Online merchants allot endless resources to bolster their capabilities and infrastructure. Business insurance for e-commerce should be an integral part of any contingency plan to help e-commerce companies mitigate the risk of 3rd party downtime.
It’s November. Sales are ramping up toward the apex of the holiday shopping season - Black Friday and Cyber Monday.
In the world of e-commerce, holiday season shopping reigns supreme. For the average online retailer, It is valued at 20% of annual revenue, so the stakes are high. Any glitch will send months of work down the drain, not to mention tremendous financial loss.
So it’s no wonder online merchants allot endless resources to bolster their capabilities and infrastructure. But what about 3rd party services? What can be done to ensure those don’t fail in crunch time?
Last year, online sales on Black Friday totalled $9B in the US alone. Three days later, American merchants bagged another $10B on Cyber Monday. Add to that Thanksgiving and Small Business Saturday, and you reach an astounding $29.6B in revenue in the US alone. And according to Deloitte, e-commerce holiday sales will grow 11%-15%, compared to the 2020 season.
A quick calculation using the conservative 11% lift from last year’s totals puts 2021 holiday weekend revenue at ~$30B. That translates into $250M an hour over the course of five days.
Those figures will obviously vary by industry. Every online seller can calculate hourly revenue based on historic performance, and the expected uptick as a result of resources that went into preparing for the upcoming season.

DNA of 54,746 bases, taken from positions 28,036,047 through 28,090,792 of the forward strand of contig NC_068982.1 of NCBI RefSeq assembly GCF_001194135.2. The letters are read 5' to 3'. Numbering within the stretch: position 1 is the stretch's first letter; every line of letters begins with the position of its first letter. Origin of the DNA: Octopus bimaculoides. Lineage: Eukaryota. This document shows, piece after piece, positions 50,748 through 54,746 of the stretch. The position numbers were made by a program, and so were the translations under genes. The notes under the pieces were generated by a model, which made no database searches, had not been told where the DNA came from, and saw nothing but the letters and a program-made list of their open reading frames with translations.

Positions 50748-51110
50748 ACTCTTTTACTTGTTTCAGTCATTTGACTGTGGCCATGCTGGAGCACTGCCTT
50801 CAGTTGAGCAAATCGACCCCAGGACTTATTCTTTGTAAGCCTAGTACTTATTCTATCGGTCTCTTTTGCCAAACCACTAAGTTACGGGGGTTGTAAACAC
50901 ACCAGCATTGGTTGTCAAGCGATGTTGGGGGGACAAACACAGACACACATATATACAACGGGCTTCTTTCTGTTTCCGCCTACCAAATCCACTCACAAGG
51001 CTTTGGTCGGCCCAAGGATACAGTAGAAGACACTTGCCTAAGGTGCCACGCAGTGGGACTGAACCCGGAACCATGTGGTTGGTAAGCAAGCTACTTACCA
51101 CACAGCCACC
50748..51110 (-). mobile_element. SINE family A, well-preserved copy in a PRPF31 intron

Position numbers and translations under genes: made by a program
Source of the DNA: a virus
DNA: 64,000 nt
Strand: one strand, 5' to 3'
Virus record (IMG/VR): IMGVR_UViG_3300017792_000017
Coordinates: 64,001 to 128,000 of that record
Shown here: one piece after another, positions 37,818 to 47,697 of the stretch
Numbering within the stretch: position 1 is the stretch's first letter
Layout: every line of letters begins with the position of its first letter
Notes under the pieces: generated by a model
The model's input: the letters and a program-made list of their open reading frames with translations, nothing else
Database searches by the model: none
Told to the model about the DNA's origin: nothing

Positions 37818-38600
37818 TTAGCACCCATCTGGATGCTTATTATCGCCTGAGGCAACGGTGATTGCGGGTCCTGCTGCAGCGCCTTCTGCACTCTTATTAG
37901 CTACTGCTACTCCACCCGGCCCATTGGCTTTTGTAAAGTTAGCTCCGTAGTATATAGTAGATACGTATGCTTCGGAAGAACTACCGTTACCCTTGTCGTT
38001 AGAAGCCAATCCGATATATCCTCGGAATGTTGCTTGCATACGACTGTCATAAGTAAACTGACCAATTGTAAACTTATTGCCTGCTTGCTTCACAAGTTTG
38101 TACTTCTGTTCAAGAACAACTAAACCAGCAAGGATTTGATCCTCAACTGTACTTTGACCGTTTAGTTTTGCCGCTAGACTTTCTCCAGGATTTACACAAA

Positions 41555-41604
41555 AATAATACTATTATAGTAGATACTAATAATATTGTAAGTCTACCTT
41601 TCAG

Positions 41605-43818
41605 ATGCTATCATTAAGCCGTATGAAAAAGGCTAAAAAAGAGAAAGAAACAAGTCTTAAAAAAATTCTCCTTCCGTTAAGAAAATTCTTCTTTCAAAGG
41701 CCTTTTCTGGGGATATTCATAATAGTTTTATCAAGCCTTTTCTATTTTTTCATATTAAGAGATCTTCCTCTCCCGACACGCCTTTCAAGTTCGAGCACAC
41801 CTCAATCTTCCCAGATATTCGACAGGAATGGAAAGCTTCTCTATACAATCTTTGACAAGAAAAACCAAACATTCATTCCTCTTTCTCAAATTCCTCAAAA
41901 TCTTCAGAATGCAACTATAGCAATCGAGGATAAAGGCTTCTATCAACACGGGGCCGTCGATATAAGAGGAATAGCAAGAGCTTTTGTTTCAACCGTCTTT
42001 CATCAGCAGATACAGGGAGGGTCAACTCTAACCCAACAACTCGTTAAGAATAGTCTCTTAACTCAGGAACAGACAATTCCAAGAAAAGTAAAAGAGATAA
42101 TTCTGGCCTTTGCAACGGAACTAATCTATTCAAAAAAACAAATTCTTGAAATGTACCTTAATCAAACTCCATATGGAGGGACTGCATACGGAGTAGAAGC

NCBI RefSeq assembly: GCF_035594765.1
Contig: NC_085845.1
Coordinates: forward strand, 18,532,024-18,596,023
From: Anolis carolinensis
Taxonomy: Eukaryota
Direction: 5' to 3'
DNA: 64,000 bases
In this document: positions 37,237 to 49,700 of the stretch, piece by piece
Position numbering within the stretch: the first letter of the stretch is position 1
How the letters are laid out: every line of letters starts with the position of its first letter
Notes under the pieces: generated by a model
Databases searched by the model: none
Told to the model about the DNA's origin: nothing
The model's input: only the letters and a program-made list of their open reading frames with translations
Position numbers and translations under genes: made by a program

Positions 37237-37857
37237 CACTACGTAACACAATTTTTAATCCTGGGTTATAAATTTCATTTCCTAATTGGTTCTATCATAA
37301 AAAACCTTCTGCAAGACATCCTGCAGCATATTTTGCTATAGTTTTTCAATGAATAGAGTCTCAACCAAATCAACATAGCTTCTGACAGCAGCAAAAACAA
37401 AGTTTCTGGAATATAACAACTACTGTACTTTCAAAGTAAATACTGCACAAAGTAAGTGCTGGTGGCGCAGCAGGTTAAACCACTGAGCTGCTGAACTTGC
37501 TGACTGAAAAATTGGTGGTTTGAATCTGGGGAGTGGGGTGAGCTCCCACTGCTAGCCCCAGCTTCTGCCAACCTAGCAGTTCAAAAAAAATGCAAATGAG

Which brings us back to our original question - what does your business do if the cloud crashes over the Black Friday Cyber Monday weekend?
The short answer is - there isn’t much you can do. If you bolstered up your infrastructure and your site still crashes - all you can do is pray the business interruption is very short. If it isn’t, the damages could mount - from the revenue loss, to frustrated customers who will scramble to buy on a website that’s up and running.
But, you have insurance for that, don’t you?
Many businesses have Cyber insurance or Error & Omissions policies. Both usually contain clauses that cover business interruption. But a careful read will reveal these policies kick in after 8-24 hours and the triggers are limited (i.e. downtime has to be the result of a cyber attack.) If you manage to get past these delimiters, you're faced with a grueling, resource intensive claims process, where you'll need to prove damages in order to get paid. It can take months to get indemnified.
There's an obvious, unaddressed coverage gap. But Parametrix Insurance provides a policy to fill in the gap for 3rd party public cloud outages.
Online merchants invest many resources to ensure smooth operations during the most important time of the year. Mitigating the risk of 3rd party downtime should be an integral part of any contingency plan, and that includes securing the most robust infrastructure, but also to acknowledge that downtime happens, and to consider ways to insure and manage such situations.